By Tom Robotham

In the woods…a man casts off his years, as the snake his slough, and at what period soever of life, is always a child. ~ Ralph Waldo Emerson

The older I get, the more I appreciate the approach of springtime. It is heartening, as I sit here on a cold winter’s day and look at the bare branches of the sweet gum trees outside my living room window, to remind myself that in a month or so they will begin to sprout leaves again. Pleasing as that lush greenery will be, however, I want more. Increasingly, I find myself longing to return to the Blue Ridge Mountains—and come spring, I plan on doing so. 

My first encounter with the range was in 1991, a few months after I moved to Norfolk. I’d always loved mountains. I was blessed to attend college in Plattsburgh, NY, just north of the Adirondacks high peaks region, and for years after I’d graduated I ventured there—or to the Green Mountains of Vermont—every chance I got. Knowing that the Blue Ridge was just a three-hour drive from Norfolk made moving here more palatable. 

Throughout the ‘90s, when my children were still very young, their mom and I would drive out at least once a year and stay at Skyland Lodge in Shenandoah National Park. During this period, I also went on a few hiking trips with my friend John. And on several occasions, I went up there by myself, to wander in blissful solitude. 

During one of those early visits, I purchased in Skyland’s gift shop a guide to the park by a knowledgeable native named Henry Heatwole. It remains one of my most cherished books, not only because of the clear and informative trail guides, but because it is filled with notes documenting my extensive hikes through the park. Thanks to those notes, I know, for example, that on October 29, 1994, John and I completed a 10-mile circuit hike through White Oak Canyon, passing six waterfalls along the way. In addition to the spectacular scenery, one image stands out in my mind: After hiking about 3 miles, John and I sat down for a break, and I opened some canned peaches that I’d stashed in my day-pack. I’d never much cared for canned peaches, but at that moment I thought they were the most refreshing and delicious things I’d ever tasted. Such is the value of hiking a strenuous trail: it deepens your appreciation for the smallest of pleasures—a good flat rock or tree-stump on which to rest, a swig of fresh water or a piece of fruit.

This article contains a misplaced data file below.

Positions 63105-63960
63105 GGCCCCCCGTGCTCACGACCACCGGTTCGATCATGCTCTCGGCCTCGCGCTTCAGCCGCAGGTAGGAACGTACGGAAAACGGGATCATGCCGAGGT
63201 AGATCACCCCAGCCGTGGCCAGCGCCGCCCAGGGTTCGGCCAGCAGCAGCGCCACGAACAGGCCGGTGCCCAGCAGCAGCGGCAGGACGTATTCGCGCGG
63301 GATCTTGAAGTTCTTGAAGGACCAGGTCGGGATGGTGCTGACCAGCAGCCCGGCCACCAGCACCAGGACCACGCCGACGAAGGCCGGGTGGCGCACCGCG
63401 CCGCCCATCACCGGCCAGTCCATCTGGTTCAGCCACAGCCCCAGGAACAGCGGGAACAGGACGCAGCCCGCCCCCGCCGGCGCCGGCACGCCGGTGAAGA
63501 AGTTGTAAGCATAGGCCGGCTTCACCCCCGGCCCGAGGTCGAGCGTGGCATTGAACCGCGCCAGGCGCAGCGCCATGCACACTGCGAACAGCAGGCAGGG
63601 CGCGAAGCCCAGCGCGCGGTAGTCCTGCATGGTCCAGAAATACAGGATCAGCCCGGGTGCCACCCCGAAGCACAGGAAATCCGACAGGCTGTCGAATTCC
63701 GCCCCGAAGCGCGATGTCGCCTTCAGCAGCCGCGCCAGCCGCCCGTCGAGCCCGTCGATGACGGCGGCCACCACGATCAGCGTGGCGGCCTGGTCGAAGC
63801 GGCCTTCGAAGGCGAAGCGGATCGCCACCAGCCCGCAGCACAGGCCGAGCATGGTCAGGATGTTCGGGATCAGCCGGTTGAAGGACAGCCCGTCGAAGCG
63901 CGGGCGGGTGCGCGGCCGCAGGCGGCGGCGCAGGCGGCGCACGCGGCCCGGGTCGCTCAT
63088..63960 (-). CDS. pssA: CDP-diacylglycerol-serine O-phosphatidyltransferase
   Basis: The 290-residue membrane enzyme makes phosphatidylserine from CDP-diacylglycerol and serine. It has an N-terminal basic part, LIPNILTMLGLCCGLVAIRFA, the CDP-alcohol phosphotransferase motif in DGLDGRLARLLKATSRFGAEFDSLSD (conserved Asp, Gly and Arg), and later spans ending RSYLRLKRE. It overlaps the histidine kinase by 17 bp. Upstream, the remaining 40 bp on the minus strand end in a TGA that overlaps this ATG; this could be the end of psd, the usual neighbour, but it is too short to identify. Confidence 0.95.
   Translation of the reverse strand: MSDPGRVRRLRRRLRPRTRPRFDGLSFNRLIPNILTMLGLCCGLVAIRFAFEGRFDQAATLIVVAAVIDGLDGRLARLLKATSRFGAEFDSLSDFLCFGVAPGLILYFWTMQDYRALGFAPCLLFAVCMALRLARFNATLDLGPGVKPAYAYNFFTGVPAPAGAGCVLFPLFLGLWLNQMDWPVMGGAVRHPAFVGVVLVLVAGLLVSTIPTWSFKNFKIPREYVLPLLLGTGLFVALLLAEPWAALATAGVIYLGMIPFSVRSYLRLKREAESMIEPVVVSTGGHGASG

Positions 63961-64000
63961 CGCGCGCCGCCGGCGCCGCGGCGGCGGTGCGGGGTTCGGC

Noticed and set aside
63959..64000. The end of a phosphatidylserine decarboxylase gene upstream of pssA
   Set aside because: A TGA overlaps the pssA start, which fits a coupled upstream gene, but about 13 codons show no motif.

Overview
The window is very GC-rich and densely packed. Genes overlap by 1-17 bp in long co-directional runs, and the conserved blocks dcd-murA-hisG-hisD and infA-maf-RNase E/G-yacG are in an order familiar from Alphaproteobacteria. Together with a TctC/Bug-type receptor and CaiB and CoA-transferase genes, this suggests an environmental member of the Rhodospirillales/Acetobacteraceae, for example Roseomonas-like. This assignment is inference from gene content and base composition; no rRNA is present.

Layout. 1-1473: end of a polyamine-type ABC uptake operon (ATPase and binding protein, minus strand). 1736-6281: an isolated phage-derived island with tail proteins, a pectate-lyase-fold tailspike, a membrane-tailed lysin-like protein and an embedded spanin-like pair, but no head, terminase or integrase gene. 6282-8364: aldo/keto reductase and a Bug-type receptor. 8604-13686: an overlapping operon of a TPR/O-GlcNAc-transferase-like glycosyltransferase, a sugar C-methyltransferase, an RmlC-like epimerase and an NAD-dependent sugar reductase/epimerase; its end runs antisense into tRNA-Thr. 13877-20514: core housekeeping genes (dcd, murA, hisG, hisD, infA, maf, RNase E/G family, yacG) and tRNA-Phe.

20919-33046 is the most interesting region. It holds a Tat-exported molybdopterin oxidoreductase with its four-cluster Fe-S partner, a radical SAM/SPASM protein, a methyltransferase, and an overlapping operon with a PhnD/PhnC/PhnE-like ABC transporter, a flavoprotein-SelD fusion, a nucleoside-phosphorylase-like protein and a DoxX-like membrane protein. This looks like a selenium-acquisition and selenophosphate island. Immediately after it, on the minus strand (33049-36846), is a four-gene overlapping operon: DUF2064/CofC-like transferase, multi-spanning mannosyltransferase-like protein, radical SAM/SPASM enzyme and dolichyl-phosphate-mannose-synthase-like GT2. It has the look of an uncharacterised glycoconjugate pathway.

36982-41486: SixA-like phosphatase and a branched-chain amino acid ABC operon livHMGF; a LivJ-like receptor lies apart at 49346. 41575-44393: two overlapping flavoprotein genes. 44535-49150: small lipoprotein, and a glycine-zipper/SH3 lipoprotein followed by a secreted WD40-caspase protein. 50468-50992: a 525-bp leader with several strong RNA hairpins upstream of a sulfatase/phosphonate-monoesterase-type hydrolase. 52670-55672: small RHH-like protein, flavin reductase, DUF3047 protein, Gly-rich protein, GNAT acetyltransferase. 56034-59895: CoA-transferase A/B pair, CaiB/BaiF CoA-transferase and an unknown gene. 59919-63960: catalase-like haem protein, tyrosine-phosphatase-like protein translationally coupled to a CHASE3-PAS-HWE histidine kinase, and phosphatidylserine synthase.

By then I’d discovered the Potomac Appalachian Trail Club, which maintains the Park’s section of the AT, as well as its side trails, and manages six primitive cabins within the Park’s confines. That night, after our White Oak Canyon adventure, John and I stayed at the Rock Spring cabin, which is equipped with a fireplace and wood-burning stove. There’s no running water—except in the nearby spring—and no electricity. The bunks, moreover, are simple plywood platforms. But with good sleeping pads and sleeping bags, we were quite comfortable—the nocturnal scurrying of mice in the cabin notwithstanding. 

AFTER MY KIDS WERE GROWN, I continued to go to the Park on my own. One of my most memorable visits was in 2010. On my second morning there, determined to make the most of my solitude, I decided to hike the Corbin Cabin trail, the highlight of which is a structure built in 1909—a reminder of the mountain folk who lived in the area before the land was turned into a national park. I’d first hiked it back in the early ‘90s and knew it to be one of the trails less traveled. Midway through my walk, I heard a rustling from around a bend. “Oh well,” I thought, “another hiker after all.”